Saturday, October 25, 2014

Simple Chicken and Vegetables

I never really think much about the recipes that dot the William Sonoma catalogue. I just page by while scanning all the things I am not going to buy. But today, looking for something homey and warm and most importantly a one pot supper (I am just not in the mood to scrub pans) I stumbled across this rustic quick braised stew. WS' recipe called for carrots and potatoes. I had a couple carrots but also the lonely end of a bunch of celery and some still pretty nice bright pink radishes. I adapted. First I seasoned 4 chicken thighs with salt, pepper and paprika and browned them (about 2 minutes a side) in some bacon fat. Yes, I admit I do save it in the fridge. Then I set the chicken aside and dumped 2 small mild peppers (pardon), 1 chopped shallot (I wish I had more), the carrots I had (3 little runts from the garden and 1 respectably sized), a couple stalks of celery in big pieces, a bunch of radishes (cut in half), and two potatoes cut into big cubes into the pan. Seasoned with salt and peppers the vegetables sautéed for about 5 minutes. I sprinkled 1 1/2 TB flour over the skillet and let that cook just a bit before adding 1 1/3 cup  chicken stock and 1/3 cup white wine (and a pat of butter) which I brought to a boil. I nested the chicken (and the collected juices) back into the pan, brought the liquid up to a bubble, covered the pan and let everything cook together for about 25 minutes.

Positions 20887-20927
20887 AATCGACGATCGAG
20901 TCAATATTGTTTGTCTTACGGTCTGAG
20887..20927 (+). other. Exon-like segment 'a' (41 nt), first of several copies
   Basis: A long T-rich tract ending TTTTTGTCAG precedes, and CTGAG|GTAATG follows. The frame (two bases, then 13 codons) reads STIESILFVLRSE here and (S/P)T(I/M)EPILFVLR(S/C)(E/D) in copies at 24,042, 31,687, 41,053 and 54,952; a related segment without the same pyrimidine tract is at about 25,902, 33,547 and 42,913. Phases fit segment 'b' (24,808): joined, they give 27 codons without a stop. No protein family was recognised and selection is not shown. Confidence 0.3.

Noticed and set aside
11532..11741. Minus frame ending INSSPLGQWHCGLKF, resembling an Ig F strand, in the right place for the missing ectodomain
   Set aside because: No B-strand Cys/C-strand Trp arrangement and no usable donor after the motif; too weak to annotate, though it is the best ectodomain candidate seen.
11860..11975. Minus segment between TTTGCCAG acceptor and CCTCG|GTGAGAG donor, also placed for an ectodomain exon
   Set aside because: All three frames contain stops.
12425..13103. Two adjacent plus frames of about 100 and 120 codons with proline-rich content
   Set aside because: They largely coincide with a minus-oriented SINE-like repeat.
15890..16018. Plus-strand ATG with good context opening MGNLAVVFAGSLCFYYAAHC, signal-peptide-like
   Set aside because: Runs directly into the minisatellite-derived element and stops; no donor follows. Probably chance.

Usually James isn't so enthusiastic about chicken for dinner -- unless it's fried. But he found plenty to like in these long cooked potatoes and silky sauce. I'm gonna look more closely at those Williams Sonoma pages from now on.

Tuesday, October 21, 2014

Return Visit

When I last ate at Little Sichuan, my now favorite spot in Plano Texas, I asked one of the waiters his favorite dish on the menu.
"Beef and Napa Cabbage," he said in heavily accented English. "It's what we eat in China." He further explained.
Of course I didn't manage to ask until after I ate so I've been waiting for a chance to go back and try the recommended dish. With just one day left in town I ventured in.
Not at all what I expected,  the spicy dish was a delicious aromatic almost stew with chili flecked sauce to sop up with rice. A perfect winter dish. I kind of wish we had a Little Sichuan near us.

Monday, October 20, 2014


Congee is Chinese rice porridge. A supremely simple comforting dish. It stretches a simple cup of rice and flavorful scraps to feed a family breakfast and is popular throughout Asia. I'm not sure what I find so appealing about what is basically a bowl of gruel.
I know there is better Chinese food to be had in the Plano area, but the allure of comfort food brought me into JS Chen Dim Sum and Barbecue. Though it was hardly morning, I settled in for a comforting bowl flavored with fish and preserved egg ( I ordered chicken and duck) and ribs, a perfect flavoring for the bland (in a good way) rice.